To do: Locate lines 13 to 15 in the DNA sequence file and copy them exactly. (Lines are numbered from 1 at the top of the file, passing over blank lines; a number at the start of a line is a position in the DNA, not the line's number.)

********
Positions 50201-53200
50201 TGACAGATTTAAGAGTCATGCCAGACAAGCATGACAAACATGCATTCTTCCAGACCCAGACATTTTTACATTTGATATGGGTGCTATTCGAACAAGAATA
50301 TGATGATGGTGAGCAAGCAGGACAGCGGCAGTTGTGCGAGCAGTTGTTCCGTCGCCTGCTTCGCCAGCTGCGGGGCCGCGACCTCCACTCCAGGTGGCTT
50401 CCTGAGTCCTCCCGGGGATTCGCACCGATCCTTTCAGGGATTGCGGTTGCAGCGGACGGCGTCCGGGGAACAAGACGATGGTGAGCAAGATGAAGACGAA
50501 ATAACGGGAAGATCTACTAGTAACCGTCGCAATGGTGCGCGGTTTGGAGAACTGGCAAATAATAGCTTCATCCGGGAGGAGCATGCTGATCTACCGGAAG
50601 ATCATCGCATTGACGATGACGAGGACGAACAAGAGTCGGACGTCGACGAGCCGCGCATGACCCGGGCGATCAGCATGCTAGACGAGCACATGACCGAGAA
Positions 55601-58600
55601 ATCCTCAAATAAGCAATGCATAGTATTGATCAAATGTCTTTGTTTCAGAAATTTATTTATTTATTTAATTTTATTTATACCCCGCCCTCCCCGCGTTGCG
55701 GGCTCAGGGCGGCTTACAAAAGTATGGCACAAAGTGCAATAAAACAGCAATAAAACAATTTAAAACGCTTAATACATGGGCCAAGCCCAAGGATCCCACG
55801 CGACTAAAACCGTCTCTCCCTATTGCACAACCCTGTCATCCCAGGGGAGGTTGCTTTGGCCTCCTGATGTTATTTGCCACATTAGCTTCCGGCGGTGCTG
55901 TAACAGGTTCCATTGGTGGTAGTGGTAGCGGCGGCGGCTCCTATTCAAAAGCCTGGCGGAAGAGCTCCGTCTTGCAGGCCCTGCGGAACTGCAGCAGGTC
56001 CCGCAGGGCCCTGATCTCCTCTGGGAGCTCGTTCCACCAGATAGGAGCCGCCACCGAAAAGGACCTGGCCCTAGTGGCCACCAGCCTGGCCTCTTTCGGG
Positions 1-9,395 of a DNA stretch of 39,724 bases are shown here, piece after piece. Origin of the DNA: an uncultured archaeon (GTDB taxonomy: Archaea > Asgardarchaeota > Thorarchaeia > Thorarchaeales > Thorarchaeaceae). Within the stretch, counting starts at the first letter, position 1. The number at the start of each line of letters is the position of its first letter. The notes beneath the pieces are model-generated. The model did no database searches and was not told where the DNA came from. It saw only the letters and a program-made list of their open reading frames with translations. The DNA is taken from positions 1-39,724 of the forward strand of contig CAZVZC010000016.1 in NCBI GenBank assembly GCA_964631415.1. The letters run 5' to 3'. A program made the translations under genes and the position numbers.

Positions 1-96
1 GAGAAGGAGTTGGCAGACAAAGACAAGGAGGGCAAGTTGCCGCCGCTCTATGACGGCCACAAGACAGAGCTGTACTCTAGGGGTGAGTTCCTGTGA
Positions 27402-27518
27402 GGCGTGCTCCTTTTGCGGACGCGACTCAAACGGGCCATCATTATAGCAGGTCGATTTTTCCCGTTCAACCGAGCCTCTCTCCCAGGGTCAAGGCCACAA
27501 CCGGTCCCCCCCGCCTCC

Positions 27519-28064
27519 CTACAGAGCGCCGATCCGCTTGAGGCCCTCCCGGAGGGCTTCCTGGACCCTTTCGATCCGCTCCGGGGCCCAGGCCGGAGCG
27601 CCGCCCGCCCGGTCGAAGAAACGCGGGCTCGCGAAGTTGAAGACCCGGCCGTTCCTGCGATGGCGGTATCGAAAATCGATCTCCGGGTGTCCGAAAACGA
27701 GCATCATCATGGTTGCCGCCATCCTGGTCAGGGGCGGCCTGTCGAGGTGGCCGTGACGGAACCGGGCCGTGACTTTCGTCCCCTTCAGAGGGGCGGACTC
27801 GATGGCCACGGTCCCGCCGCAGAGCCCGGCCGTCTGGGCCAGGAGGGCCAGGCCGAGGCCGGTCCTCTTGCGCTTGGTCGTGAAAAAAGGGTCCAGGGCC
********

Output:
Positions 1-9,395 of a DNA stretch of 39,724 bases are shown here, piece after piece. Origin of the DNA: an uncultured archaeon (GTDB taxonomy: Archaea > Asgardarchaeota > Thorarchaeia > Thorarchaeales > Thorarchaeaceae). Within the stretch, counting starts at the first letter, position 1. The number at the start of each line of letters is the position of its first letter. The notes beneath the pieces are model-generated. The model did no database searches and was not told where the DNA came from. It saw only the letters and a program-made list of their open reading frames with translations. The DNA is taken from positions 1-39,724 of the forward strand of contig CAZVZC010000016.1 in NCBI GenBank assembly GCA_964631415.1. The letters run 5' to 3'. A program made the translations under genes and the position numbers.

Positions 1-96
1 GAGAAGGAGTTGGCAGACAAAGACAAGGAGGGCAAGTTGCCGCCGCTCTATGACGGCCACAAGACAGAGCTGTACTCTAGGGGTGAGTTCCTGTGA